In May 2016, a local Fox station in Wisconsin reported a remarkable story. That March, a man who had served 11 years on second-degree child sexual assault had been released from prison. The city of Waukesha had a rule forbidding those convicted of a sex crime against someone under age 18 from living within 1,500 feet of schools, parks, and other places where children congregate. His mother and brothers all lived inside those banned zones, so he couldn’t live with them.
With nowhere to go and homeless shelters refusing help, the day after his release he intentionally stood next to a school to get rearrested. That landed him back in prison for two years. “I just couldn’t go on with no place to go,” he told the station. (According to state records, after getting out in 2018, he’s now back in prison on another probation violation.) The Appeal contacted the state Department of Corrections to speak with him but, citing a “rigorous process” for making prisoners available for interviews, the agency didn’t respond before publication.
The latest available research shows that 32 states and many municipalities, including dozens in Wisconsin, have rules like Waukesha’s that make big swaths of housing off limits to people with sex crime records. Those policies might sound like common sense, but a 2017 report from the U.S. Department of Justice concluded that there’s “no empirical support for the effectiveness of residence restrictions.” Reformers and experts have tried for years to convince legislators that restrictions are bad policy, given the research and investigations linking them to higher rates of homelessness.
So it seemed odd to see Governor Tony Evers, a Democrat, block Republican efforts to get rid of one such ban, at a time when Democratic candidates are out front on a range of criminal justice reforms.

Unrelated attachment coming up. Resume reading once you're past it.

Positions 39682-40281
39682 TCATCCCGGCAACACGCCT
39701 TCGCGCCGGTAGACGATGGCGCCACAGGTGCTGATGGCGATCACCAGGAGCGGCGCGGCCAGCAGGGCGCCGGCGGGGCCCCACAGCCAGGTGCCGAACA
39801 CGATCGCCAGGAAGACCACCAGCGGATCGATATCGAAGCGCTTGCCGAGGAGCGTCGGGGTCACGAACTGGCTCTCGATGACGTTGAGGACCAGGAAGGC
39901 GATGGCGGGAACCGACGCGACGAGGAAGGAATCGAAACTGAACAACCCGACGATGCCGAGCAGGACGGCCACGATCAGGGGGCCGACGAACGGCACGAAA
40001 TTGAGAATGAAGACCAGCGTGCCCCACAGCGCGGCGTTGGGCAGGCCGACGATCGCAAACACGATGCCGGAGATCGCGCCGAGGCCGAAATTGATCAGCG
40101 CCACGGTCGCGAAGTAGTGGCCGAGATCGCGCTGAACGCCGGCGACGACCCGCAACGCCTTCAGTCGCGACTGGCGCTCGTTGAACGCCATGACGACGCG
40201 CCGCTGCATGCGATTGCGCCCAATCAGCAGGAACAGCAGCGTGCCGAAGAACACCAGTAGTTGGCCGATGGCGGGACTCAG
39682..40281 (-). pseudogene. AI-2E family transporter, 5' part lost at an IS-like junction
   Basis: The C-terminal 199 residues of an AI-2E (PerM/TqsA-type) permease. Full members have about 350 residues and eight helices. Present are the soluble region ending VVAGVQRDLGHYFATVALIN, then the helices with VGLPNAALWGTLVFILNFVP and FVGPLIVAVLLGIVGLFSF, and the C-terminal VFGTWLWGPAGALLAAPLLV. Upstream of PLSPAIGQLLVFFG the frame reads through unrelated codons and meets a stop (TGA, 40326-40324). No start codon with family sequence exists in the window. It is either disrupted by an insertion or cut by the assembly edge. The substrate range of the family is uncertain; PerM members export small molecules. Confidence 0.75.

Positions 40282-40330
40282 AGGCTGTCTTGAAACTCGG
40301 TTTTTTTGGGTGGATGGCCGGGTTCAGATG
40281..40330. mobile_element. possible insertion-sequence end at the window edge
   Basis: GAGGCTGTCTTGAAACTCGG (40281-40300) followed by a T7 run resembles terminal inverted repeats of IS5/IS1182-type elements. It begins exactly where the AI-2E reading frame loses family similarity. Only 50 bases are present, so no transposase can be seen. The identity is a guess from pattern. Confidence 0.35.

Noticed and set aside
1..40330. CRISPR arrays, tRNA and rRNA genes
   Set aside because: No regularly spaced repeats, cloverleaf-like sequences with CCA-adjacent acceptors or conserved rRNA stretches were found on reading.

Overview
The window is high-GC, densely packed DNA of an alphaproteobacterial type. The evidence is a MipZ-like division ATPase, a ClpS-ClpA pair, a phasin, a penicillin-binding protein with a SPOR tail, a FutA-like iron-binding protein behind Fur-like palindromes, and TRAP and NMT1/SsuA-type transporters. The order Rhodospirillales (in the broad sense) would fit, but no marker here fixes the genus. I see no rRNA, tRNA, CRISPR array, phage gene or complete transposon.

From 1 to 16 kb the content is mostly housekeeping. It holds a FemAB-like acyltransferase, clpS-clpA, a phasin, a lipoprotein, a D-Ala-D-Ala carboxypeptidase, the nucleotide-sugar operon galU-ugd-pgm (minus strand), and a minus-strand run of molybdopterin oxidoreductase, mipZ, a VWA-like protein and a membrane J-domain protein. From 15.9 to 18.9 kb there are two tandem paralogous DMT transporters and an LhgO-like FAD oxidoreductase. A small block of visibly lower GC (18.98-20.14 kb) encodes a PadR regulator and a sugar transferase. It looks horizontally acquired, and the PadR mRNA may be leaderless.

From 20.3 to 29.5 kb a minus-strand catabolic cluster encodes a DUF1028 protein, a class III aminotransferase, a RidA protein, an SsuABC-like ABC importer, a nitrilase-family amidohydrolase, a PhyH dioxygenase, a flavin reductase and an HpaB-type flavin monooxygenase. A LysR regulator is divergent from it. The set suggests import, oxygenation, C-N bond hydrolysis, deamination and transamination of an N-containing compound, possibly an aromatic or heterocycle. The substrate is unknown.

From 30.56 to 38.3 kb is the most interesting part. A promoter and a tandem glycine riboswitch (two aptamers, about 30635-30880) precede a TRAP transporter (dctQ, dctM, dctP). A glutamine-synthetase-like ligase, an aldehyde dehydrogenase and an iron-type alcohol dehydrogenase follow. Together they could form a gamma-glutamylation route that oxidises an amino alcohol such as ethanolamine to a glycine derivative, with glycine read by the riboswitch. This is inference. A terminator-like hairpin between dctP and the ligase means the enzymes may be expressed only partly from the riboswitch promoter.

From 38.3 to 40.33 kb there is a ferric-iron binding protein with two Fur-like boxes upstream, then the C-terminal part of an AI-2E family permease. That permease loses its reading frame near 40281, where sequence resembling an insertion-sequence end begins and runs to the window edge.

Both legislative chambers unanimously supported Senate Bill 60, which four Republican state senators sponsored. It would have done away with the state’s rule forbidding those released from the state’s sex-offense civil commitment program from living within 1,500 feet of schools and other places. The civil commitment program confines about 280 people beyond their prison release dates for treatment, a program the state says is intended to lower their risk of recidivism.
Evers, who ran as a progressive, vetoed the bill in late November. He wrote that eliminating the distance restriction weakens protections that provide “as safe a place as we can for our kids to grow, learn, and play.”
But that argument about the bill takes as fact that those released from civil commitment are highly likely to recidivate, an assumption supported by little data. A paper by two law professors in the summer 2018 American Criminal Law Review concluded the opposite, describing three studies that found three- to five-year reconviction rates ranging from 3 to 7 percent.
The governor didn’t respond to a question from The Appeal about experts or evidence he consulted before concluding that residence restrictions protect children.